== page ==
dbair1967

Administrator
CENTURIES I tell you! LOL

Nice job googling term limits for the first time. Keep reading.

I didn't need to google it to learn about it, I have supported it since I was in college in the late 80's and early 90's.

If you like corruption and abuse of power, then yeah lets just keep the status quo.

On the other hand if you are fed up with things being done the way they are, politicians enriching themselves and essentially getting a free ride through life, bills that are constantly passed without actually being read/vetted, constant promises to voters broken etc etc then maybe you'll get your head out of your ass and join in.
 

Doomsday

High Plains Drifter
You said you haven't found anyone who supports it that has actually studied it.

Plenty of people have studied it, and it was included as part of Newt Gingrich's Contract with America but did not pass.
NO specifics were offered and there's still none. My question from earlier you skipped, details of how it would look.. Nobody's really done ANY real work to sell it. It's only ever been just a useless buzzword.

It's just populist crap, sounds good to people until they actually study it.
 

Doomsday

High Plains Drifter
I have supported it since I was in college in the late 80's and early 90's
Then it shouldn't be any problem for you to share some details of what it would look like. For example would you repeal the 17th Amendment while you're at it?
 

dbair1967

Administrator
NO specifics were offered and there's still none. My question from earlier you skipped, details of how it would look.. Nobody's really done ANY real work to sell it. It's only ever been just a useless buzzword.

It's just populist crap, sounds good to people until they actually study it.

What fucking details?

The President has a two term limit, why can't congress and the senate have term limits? Many states and cities have term limits on various elected officials, why not our fucking federal people?

It's a ridiculous statement Dooms, arguing to "see details" WTF does that even mean for such a simple subject?

The only detail is how many terms you'd be limited to. The President has two terms for a potential total of 8 years, that seems like a good starting point to me.
 

dbair1967

Administrator
MYTH-BUSTING 101: ARE ELECTIONS TERM LIMITS?
April 2, 2014

cost of beating incumbent
By Nicolas Tomboulides
“We have term limits. They’re called elections!”
I’m sure you’ve heard it before. When stale incumbents are confronted with the idea of term limits, they love to trot out this one-liner and accuse term limits supporters of hating democracy. We’re told that elections alone will solve all of government’s ills, if we just give them a chance.

Make no mistake: what you’re hearing is a tactic. The permanent political class — Washington’s interlocking network of lobbyists and corrupt public officials — will stop at nothing to protect the status quo. Long-term members from both parties extort the system for personal gain. They receive lavish perks that most Americans in the private and public sectors never see in their lifetimes. Congress is a sweetheart deal, and the politicians know it. Even with term limits on the table, these insiders will not go quietly into the night.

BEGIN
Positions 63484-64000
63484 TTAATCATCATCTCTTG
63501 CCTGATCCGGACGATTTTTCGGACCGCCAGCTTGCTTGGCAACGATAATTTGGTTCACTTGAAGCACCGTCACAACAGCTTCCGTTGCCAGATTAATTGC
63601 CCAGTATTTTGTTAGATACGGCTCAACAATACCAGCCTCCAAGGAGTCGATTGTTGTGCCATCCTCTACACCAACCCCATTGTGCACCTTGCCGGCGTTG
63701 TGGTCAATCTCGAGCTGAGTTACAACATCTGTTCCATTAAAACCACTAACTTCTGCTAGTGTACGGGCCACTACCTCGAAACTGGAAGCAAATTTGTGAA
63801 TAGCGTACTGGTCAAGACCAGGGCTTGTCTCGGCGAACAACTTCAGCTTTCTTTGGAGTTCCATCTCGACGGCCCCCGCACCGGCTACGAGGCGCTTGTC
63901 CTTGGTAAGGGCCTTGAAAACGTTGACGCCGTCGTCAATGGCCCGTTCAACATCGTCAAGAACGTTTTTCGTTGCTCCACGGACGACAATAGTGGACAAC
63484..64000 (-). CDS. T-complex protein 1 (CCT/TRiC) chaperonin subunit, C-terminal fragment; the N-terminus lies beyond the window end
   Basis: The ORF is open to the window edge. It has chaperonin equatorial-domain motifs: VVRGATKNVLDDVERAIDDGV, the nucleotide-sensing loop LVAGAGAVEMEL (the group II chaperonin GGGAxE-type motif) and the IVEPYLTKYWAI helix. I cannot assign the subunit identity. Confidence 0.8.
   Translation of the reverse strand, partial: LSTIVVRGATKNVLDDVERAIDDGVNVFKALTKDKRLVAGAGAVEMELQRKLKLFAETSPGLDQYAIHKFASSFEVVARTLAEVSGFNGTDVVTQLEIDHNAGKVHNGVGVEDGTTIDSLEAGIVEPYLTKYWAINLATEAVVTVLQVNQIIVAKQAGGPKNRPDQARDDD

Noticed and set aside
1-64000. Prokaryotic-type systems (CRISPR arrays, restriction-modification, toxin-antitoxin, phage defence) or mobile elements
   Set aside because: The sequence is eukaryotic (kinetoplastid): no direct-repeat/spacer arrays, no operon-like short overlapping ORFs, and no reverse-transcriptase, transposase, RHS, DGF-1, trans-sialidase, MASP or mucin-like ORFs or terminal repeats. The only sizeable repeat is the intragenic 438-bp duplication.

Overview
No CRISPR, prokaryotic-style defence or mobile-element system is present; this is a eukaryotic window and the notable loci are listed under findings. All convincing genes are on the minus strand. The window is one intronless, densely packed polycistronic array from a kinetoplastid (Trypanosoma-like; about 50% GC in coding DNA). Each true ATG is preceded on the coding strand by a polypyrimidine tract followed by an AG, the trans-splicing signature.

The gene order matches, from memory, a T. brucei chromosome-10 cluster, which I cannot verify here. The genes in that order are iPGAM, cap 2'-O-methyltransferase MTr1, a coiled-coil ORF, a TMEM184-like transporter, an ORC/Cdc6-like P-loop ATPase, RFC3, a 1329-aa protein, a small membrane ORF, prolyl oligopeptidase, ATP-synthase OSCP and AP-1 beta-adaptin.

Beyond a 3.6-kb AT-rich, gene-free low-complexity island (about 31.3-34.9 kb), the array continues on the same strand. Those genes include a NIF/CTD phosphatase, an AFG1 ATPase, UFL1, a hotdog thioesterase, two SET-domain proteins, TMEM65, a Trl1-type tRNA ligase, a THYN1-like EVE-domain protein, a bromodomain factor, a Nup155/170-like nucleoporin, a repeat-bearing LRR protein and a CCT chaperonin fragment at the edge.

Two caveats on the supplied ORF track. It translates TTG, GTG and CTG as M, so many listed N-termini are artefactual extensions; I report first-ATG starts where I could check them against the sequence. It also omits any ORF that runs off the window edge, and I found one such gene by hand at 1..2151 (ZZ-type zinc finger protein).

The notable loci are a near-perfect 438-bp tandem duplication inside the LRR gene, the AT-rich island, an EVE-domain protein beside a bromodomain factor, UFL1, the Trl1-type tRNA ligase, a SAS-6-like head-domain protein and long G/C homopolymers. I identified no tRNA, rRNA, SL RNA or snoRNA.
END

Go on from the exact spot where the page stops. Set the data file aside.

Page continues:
To understand why elections aren’t term limits, we must first examine the number one determinant of electoral success: money.

On average, incumbents can raise five times as much money as their challengers, amounting to a per-race financial advantage of $588,822. This wouldn’t be a problem if the incumbents worked hard and earned campaign money on merit. Unfortunately, they don’t. Special interest money flows into incumbent coffers purely because a member has filed for re-election, or because they’ve used the aforementioned extortion tactics to shake down a private enterprise.
It adds up. Special interests contribute between 85%-95% of their PAC dollars on average to incumbents, not challengers or open seat candidates. Since 94% of incumbents win re-election, the generosity serves as an investment in favorable treatment down the road. Quid pro quo.

Meanwhile, on the challenger side, candidates have to spend every waking hour begging PACs and members of the community for smaller donations. A well-funded campaign is the only way for an outsider to earn name recognition and the voters’ trust. The Center for Responsive politics estimates the cost of beating a U.S. House incumbent to be $2.5 million. This enormous hurdle keeps most good candidates out of politics.

Many wonder how voters who support term limits could keep re-electing the incumbents they don’t like. On the surface, it’s a paradox, but a closer examination of how elections work provides an explanation. The financial might of incumbents creates a system in which very few citizens can run for office. Even if they’re eminently qualified to serve, they don’t have the connections necessary to successfully challenge a sitting congressman.

This results in having a class of challengers who are, for the most part, not biographically different from the incumbents they oppose. They hail from either big politics, big business or the corrupt nexus between the two. Voters are therefore given the “choice” between the devil they know and the devil they don’t. The lesser of two evils wins, but nothing really changes.

Enter term limits. Congressional term limits honor the right of the people to establish parameters for government service. The 75% of Americans who support them are following in the tradition of those who worked to pass the 22nd amendment, which put term limits on the Presidency.